John Roebling, a German immigrant, was a romantic, a follower of Hegel, and a tough dad. When the Civil War began, he saw his son sitting at the dinner table and demanded to know why he hadn't joined the army.
Colonel Washington Roebling conducted himself well in the war and then returned to help his father.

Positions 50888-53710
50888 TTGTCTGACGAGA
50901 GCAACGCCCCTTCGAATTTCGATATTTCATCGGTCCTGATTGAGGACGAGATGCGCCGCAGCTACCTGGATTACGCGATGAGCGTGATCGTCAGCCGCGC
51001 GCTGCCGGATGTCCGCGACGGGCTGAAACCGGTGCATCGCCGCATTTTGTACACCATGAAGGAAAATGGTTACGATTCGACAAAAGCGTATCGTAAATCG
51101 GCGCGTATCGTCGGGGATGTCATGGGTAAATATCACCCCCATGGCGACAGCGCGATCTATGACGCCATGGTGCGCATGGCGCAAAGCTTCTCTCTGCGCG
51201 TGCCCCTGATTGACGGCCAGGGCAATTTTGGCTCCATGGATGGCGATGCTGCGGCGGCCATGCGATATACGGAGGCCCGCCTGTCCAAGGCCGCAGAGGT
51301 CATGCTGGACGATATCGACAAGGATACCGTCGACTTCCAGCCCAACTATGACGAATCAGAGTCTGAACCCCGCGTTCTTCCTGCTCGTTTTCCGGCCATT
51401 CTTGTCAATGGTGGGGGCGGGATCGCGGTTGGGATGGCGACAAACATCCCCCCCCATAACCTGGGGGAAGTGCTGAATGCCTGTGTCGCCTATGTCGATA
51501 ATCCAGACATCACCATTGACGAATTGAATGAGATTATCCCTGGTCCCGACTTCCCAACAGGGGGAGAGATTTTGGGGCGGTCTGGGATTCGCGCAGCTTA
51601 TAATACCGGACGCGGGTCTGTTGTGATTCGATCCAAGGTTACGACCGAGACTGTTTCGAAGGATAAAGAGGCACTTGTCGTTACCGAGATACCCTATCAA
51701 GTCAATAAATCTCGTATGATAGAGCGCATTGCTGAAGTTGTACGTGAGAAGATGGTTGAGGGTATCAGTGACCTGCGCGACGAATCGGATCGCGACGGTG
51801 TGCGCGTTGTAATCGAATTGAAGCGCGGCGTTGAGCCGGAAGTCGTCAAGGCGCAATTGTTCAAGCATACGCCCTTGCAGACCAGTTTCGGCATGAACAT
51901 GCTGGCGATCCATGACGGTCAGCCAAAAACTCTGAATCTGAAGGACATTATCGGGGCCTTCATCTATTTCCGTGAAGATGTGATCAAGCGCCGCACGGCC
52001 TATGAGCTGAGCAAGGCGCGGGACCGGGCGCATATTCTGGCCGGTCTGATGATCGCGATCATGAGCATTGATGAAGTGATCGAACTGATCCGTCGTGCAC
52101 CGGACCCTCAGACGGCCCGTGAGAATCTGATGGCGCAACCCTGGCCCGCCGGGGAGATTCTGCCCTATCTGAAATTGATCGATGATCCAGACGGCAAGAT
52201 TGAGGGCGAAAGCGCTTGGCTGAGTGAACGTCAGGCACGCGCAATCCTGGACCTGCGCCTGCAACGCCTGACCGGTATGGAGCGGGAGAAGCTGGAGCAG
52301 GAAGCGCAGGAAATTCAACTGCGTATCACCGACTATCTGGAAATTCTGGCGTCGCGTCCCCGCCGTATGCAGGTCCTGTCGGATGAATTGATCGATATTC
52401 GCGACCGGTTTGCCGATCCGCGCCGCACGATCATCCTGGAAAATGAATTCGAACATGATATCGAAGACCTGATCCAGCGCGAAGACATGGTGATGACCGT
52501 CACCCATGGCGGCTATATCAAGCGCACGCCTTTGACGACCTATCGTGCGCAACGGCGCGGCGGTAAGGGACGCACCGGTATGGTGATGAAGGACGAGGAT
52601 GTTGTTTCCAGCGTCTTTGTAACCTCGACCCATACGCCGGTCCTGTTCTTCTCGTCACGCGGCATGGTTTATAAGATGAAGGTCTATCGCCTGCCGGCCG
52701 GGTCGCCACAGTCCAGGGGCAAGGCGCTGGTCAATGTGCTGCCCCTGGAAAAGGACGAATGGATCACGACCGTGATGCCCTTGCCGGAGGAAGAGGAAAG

In those day, workers labored under the caissons, removing the soil to allow the tower foundations to slowly sink to the correct depth. Pressurized air was used to keep the area under the caisson's dry. When workers returned to the surface, the pressurized gas in their blood vessels exploded, injuring and sometimes killing them. Eventually, they learned to rest in the airlock while the air pressure in their bodies slowly returned to normal. This lesson came too late to help Washington, who was incapacitated by caisson disease and spent the next eleven years watching his wife build the bridge from his bedroom window. Despite his illness, he outlived his wife by many years and even remarried.